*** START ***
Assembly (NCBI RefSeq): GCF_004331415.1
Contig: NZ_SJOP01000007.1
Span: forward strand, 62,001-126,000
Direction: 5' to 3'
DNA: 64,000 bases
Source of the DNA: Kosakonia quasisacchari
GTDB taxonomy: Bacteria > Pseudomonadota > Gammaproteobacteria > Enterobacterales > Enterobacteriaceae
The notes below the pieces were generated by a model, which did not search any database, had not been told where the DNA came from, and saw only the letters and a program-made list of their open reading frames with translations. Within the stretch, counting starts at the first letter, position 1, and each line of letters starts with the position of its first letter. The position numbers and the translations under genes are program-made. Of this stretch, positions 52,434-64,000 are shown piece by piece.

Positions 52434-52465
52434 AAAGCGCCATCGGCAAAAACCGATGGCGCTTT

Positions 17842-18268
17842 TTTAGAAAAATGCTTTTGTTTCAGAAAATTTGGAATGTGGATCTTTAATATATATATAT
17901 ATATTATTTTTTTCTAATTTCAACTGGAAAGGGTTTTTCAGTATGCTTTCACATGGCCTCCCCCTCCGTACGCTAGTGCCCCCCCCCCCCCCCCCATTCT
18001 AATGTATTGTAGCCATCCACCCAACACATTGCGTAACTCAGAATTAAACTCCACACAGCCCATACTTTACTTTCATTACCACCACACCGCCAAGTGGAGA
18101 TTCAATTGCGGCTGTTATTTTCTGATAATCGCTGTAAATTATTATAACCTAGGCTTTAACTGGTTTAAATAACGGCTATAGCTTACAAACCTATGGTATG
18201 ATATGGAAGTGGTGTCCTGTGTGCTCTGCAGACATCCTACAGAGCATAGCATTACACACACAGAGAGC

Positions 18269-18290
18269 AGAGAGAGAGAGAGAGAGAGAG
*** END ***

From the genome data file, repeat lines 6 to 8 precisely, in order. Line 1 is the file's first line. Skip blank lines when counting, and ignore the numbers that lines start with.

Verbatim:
Source of the DNA: Kosakonia quasisacchari
GTDB taxonomy: Bacteria > Pseudomonadota > Gammaproteobacteria > Enterobacterales > Enterobacteriaceae
The notes below the pieces were generated by a model, which did not search any database, had not been told where the DNA came from, and saw only the letters and a program-made list of their open reading frames with translations. Within the stretch, counting starts at the first letter, position 1, and each line of letters starts with the position of its first letter. The position numbers and the translations under genes are program-made. Of this stretch, positions 52,434-64,000 are shown piece by piece.